There have to be some restrictions on the function f(x) in order for this theorem to be true. For example, the theorem does not hold for the unit step function. Are you working only in polynomials? Only in continuous functions?
The following problem seems very simple, and indeed I'm sure the answer isn't hard at all. I know how to prove the limits of polynomial functions, using the epsilon-delta definition of a limit, by factoring certain parts, using certain theorems about sums and products of limits, and by finding upper bounds for certain expressions. From my understanding, the basic "approach" to finding the following:
is to find a factor that puts the function in the following form:
for some numbers and , and some function . My problem is that I don't know how to go about doing so for the following problem:
Prove the following using the epsilon-delta definition of a limit:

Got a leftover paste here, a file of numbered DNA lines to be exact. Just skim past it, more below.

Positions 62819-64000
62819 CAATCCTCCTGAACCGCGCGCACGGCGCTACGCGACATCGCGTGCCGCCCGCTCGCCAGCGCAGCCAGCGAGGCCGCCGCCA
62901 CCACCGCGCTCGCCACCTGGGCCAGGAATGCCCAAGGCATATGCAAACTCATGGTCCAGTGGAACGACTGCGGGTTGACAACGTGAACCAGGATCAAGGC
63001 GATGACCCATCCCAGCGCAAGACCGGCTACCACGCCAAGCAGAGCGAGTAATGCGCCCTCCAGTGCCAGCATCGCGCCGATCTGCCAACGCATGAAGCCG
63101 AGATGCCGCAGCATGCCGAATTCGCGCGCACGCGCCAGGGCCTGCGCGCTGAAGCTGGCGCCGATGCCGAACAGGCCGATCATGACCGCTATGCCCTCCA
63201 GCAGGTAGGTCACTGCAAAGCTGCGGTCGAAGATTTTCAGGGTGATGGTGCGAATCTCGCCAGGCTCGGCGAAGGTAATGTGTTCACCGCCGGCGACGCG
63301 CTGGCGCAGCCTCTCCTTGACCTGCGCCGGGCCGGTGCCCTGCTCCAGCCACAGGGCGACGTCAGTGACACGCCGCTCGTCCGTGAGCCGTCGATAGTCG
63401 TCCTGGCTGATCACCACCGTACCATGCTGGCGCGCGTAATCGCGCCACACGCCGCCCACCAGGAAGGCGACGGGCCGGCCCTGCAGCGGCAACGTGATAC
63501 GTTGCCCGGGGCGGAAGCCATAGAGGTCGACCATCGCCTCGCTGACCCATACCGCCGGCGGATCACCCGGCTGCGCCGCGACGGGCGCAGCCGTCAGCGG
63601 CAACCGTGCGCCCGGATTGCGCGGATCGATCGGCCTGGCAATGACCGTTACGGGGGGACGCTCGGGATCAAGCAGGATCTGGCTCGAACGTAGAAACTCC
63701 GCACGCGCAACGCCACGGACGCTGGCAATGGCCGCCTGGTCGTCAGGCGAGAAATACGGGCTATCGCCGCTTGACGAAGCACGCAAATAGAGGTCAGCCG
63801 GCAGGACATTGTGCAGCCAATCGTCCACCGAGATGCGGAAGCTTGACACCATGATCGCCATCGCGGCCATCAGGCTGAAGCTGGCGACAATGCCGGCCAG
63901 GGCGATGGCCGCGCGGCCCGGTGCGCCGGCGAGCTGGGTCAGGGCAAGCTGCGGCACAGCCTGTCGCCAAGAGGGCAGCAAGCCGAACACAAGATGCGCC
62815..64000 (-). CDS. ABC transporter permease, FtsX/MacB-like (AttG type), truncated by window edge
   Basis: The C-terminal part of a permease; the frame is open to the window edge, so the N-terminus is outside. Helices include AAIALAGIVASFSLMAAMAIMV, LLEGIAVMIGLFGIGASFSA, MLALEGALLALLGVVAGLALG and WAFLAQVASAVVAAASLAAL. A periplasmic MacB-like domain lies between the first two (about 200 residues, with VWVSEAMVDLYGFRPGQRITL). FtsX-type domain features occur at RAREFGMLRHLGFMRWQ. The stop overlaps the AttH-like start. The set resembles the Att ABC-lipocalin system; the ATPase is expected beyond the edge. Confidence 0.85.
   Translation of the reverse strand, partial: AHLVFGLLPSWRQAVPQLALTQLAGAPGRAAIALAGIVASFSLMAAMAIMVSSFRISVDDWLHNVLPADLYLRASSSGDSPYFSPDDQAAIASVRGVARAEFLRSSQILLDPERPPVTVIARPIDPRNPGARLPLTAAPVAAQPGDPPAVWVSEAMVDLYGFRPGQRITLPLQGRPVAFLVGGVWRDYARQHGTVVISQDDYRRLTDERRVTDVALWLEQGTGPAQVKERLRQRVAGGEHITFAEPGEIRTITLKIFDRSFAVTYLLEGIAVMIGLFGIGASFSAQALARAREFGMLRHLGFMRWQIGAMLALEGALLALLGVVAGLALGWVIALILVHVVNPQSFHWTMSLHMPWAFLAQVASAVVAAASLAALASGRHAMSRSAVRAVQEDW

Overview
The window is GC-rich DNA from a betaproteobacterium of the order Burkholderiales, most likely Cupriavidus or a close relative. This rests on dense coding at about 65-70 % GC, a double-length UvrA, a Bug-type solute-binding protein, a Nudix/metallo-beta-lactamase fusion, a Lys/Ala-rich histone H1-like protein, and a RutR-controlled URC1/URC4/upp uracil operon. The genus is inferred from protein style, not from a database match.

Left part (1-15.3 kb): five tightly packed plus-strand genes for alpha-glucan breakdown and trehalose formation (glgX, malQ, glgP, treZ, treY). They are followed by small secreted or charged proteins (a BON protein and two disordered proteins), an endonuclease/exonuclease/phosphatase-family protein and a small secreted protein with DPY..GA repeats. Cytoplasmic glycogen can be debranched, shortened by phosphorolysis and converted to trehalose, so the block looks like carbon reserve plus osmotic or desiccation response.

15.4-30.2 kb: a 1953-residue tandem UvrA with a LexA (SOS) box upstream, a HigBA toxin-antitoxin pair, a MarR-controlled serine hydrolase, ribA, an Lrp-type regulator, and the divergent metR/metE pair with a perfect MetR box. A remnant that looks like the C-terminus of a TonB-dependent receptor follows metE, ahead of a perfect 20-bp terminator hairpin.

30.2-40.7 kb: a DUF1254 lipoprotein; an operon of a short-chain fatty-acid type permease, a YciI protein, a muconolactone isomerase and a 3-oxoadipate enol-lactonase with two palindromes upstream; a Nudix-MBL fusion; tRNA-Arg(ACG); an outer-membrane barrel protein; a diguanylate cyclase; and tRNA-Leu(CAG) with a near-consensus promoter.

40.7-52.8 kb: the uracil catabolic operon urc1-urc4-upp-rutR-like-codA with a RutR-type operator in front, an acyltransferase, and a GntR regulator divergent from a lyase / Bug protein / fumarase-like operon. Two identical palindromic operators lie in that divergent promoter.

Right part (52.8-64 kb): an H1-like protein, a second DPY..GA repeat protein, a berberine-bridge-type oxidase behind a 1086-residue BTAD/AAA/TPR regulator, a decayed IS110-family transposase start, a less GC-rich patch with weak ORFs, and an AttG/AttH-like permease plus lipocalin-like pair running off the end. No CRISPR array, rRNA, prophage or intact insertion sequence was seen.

Now, obviously this limit is "intuitively" true but I can't seem to figure out the exact definition of delta in the proof. I've done some scratch work, I know that generally this forum encourages that posters display any work they've done themselves so far, so I'll put that below. Granted, it may contain errors:
I started with this:
and made the stipulation (with no particular motivation other then finding an upper bound on something):
the next line is something that I'm not certain is "always" true. In other words, I'm not certain if it follows from the above line:
now, I know I need to somehow get to the point of having this statement:
but I'm not sure how to proceed correctly. Do I subtract from all parts of the inequality (the one three lines above) above? Or should I start by working firstly with ?
Any guidence would be much appreciated.